As Covid-19 hospitalization rates have increased dramatically since the start of the new year, Valley Stream and neighboring communities are reeling from a virus that continues to hold a tight grip on Long Island. Public health officials, who have fought this fight since day one, are urging residents to ride out the surge by following the most reputable, up-to-date health guidelines and recommendations.
The Herald spoke with Dr. Salvatore Pardo, chairman of emergency services, and Dr. Viktoria Toth, director of psychiatry, at Northwell Long Island Jewish Valley Stream Medical Center to give us an on-the-ground perspective of the hospital and answer readers’ questions and concerns about Covid-19. The interview has been edited and condensed.
Herald: How should a person know when it’s time to go to the hospital?
Pardo: If you have Covid-19 or are experiencing symptoms of Covid and you can’t breathe, have an altered mental status or feel your life is at risk or in danger, come to the hospital. You should not come to the hospital to test to see whether or not you have Covid. If you’re symptomatic with a fever, cough or scratchy throat, assume you may have Covid, seek a test elsewhere and come to the hospital only if your life is in danger or if you’re unsure if you’re OK.
Herald: Is mask-wearing effective against preventing the spread of the Omicron variant?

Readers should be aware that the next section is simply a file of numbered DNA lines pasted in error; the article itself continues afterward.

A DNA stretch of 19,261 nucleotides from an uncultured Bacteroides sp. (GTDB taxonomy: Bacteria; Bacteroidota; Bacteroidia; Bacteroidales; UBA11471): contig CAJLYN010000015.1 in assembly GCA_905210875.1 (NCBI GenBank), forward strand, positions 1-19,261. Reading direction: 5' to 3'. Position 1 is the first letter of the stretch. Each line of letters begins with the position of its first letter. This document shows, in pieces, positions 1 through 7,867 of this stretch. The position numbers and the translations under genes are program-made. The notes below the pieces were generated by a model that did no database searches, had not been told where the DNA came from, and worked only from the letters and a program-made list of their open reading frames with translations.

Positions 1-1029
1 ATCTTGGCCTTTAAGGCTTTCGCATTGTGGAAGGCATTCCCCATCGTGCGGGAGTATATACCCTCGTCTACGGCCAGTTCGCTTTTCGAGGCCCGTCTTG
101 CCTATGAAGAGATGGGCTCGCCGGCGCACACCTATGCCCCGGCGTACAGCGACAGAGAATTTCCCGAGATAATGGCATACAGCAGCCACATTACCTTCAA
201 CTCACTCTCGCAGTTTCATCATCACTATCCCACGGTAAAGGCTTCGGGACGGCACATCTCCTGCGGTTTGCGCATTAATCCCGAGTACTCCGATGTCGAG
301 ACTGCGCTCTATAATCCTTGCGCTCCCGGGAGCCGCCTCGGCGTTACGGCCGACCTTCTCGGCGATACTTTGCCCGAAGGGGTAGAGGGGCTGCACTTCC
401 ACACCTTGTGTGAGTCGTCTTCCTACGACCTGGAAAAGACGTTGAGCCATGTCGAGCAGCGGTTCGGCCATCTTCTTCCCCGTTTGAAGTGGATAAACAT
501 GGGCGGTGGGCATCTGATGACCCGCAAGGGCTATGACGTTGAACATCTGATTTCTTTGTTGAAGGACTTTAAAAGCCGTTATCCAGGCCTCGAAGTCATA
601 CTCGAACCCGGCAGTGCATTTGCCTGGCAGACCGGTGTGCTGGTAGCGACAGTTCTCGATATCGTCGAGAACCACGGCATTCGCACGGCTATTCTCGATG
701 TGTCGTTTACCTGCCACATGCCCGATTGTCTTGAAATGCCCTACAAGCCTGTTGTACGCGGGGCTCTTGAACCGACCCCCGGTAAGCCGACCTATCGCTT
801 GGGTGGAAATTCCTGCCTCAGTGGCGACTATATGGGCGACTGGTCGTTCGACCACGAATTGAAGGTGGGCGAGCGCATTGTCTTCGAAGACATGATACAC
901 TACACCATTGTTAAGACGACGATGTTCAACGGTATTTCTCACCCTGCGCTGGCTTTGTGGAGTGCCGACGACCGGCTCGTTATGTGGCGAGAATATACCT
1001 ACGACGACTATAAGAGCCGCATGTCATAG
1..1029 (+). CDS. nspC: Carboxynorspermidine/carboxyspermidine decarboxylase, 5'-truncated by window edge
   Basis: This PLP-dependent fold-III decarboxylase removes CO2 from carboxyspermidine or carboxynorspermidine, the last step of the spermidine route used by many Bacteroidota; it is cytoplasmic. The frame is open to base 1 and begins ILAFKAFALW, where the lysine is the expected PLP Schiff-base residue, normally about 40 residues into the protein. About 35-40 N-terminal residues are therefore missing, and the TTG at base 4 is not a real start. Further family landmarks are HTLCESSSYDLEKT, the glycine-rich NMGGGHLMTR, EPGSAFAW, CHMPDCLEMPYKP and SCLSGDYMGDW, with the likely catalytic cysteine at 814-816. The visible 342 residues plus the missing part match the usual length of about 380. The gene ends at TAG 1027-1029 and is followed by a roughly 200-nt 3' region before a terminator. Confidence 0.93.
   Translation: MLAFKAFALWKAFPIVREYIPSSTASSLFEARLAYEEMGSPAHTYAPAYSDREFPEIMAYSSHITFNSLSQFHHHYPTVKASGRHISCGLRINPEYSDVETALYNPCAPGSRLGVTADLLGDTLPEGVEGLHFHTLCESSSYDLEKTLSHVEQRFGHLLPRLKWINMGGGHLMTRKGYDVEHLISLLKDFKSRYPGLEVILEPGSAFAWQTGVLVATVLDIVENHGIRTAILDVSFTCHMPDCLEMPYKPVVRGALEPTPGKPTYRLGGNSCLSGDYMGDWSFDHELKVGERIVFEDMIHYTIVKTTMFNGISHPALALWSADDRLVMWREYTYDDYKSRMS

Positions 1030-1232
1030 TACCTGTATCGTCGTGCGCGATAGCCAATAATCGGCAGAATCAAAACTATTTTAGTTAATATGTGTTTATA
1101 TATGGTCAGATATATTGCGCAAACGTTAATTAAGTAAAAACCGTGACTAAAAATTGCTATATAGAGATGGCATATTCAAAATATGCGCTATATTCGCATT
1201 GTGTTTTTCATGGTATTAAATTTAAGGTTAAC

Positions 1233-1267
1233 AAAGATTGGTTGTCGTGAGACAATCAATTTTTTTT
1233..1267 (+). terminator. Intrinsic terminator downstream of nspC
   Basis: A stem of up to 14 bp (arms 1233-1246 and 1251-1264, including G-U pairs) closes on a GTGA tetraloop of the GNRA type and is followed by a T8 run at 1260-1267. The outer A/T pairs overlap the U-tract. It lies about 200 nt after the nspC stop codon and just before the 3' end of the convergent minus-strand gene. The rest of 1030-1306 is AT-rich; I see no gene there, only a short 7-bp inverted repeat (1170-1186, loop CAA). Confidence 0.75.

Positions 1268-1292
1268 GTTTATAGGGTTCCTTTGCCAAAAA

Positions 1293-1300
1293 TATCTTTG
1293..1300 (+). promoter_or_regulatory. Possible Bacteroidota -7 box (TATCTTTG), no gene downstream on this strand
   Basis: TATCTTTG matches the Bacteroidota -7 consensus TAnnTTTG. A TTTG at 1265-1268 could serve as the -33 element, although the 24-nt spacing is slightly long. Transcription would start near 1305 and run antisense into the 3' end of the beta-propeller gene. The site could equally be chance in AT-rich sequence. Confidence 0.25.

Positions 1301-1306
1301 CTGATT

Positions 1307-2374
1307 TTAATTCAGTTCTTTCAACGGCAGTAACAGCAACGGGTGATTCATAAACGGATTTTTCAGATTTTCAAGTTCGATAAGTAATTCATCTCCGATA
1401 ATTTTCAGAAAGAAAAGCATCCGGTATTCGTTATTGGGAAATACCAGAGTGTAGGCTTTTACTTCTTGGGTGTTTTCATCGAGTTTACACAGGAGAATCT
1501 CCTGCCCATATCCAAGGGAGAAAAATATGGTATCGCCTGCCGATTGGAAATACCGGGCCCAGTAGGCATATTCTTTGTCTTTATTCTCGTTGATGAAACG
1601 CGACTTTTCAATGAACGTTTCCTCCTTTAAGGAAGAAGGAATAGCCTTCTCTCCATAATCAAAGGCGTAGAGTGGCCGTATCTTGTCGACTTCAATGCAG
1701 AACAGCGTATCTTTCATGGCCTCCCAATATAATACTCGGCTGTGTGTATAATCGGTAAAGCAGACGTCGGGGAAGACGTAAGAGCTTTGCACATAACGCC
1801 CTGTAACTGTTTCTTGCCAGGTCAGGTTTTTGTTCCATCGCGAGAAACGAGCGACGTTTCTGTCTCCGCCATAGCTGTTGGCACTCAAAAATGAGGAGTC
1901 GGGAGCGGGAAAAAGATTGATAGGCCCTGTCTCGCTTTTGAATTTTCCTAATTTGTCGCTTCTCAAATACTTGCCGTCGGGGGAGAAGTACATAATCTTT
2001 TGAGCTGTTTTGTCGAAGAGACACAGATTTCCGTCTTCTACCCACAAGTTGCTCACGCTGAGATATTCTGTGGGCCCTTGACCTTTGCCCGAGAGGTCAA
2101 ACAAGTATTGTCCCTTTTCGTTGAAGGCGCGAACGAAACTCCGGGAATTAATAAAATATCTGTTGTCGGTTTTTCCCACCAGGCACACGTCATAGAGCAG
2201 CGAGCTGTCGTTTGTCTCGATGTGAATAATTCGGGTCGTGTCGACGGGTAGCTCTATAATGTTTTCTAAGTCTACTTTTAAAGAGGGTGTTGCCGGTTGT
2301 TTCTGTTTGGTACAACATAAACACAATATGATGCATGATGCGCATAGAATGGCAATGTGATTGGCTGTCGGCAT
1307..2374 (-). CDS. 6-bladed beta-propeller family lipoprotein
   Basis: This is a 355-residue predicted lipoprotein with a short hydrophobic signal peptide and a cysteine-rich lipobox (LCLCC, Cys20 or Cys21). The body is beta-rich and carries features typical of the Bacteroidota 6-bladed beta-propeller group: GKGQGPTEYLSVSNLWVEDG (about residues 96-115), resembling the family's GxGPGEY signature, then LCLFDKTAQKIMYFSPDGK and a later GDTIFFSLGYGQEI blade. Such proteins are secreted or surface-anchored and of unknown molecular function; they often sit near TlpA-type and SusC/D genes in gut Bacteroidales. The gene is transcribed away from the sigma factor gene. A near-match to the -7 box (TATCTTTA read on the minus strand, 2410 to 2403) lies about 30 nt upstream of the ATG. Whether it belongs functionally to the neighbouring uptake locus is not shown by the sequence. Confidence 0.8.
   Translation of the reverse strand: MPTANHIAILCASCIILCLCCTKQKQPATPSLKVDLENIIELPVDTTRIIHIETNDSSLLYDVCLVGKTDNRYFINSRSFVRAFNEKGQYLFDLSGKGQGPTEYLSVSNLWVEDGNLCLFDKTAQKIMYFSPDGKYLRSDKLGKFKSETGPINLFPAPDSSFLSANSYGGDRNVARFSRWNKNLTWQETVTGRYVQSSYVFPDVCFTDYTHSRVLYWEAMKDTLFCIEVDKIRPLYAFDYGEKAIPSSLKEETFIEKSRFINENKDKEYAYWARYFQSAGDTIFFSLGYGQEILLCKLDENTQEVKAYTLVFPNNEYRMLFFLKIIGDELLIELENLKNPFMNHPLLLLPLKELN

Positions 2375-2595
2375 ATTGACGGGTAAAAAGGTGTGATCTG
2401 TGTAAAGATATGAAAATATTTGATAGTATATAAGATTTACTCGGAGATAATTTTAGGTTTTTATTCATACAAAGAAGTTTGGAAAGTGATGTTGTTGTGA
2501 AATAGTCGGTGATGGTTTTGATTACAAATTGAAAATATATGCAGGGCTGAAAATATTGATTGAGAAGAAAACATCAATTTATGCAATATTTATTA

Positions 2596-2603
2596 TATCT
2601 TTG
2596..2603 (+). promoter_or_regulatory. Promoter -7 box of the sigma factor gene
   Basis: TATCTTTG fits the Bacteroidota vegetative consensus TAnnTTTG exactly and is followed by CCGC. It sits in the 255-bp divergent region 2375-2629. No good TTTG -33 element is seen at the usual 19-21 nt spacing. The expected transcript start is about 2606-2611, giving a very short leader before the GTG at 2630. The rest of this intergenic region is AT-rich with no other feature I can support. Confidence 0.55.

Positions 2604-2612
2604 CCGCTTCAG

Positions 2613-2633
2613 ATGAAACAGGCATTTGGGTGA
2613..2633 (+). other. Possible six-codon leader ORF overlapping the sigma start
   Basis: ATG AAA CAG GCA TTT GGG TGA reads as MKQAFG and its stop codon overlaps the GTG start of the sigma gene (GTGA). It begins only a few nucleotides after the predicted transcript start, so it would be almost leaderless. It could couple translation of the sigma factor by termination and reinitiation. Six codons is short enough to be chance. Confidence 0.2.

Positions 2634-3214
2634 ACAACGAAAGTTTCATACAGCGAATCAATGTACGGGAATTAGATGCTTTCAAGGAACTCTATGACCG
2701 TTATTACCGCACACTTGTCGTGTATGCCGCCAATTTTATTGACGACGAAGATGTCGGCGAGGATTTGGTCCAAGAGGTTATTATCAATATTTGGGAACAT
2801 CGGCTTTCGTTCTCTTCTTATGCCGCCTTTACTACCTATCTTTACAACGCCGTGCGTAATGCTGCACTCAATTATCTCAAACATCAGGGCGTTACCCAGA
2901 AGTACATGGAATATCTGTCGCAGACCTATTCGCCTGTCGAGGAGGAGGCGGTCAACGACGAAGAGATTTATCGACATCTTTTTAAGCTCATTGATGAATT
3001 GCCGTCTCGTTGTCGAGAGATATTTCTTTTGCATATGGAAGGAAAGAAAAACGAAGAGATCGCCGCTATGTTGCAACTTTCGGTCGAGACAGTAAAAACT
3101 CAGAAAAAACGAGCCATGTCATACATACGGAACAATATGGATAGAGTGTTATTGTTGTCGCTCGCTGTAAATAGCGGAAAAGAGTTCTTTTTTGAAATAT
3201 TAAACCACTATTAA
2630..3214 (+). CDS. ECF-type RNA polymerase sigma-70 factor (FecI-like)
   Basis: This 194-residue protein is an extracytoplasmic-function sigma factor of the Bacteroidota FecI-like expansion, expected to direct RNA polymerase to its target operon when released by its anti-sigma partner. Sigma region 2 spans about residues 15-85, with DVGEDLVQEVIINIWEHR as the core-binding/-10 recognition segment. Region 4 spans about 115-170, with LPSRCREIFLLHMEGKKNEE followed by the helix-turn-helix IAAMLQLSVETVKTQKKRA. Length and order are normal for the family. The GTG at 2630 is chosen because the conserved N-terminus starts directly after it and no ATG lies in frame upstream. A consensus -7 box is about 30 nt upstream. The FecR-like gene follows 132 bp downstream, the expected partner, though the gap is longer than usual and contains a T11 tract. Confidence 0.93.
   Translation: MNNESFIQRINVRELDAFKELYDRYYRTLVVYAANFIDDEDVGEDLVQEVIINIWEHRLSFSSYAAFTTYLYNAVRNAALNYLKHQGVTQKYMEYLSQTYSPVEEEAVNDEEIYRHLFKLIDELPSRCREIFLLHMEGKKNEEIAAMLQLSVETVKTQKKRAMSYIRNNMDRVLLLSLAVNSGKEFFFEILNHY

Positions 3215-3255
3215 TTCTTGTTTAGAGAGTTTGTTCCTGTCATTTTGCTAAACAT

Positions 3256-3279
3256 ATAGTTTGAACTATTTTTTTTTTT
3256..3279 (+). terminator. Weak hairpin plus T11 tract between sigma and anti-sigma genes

Pardo: From the very beginning, we’ve encouraged mask-wearing
to avoid transmission of Covid-19. It is possible that particles get around the mask based on gaps in the mask and the quality of the mask itself. You want to make sure you have a tight seal around your face to have the best protection, and you want to make sure that the type of mask you’re using does not have a mask valve or exit port on it like a lot of the N95 masks do. We know that mask-wearing helps lower the transmission rate of Covid-19. This virus isn’t any different than any other virus in that regard.
Herald: How should you protect your body and mind from Covid-19?
Pardo: If you’re not boosted or vaccinated, please get your shots. That’s number one. Being vaccinated and getting a booster gives you the highest protection from any serious disease or death. Avoid large gatherings of more than 10 people. Try to congregate with others that are vaccinated. And be aware when in contact with the elderly, very young or those who have co-morbidities who are most at risk.
Toth: It’s important to take life one day at a time, focus on your own well-being, practice some mindfulness, surround yourself with loved ones, and listen and watch positive and uplifting messages. Make sure your body is physically active, adequately hydrated, and you eat nutritious food and go outside 20 minutes a day to get some outside fresh air, preferably when the sun is out. All this affects our mood and our sleep. You cannot have a healthy mind without a healthy body, and you can make subtle changes day by day to be in better shape at the end of the year than at the beginning.
Herald: How do we cope with the mental fatigue and mental health toll of the pandemic?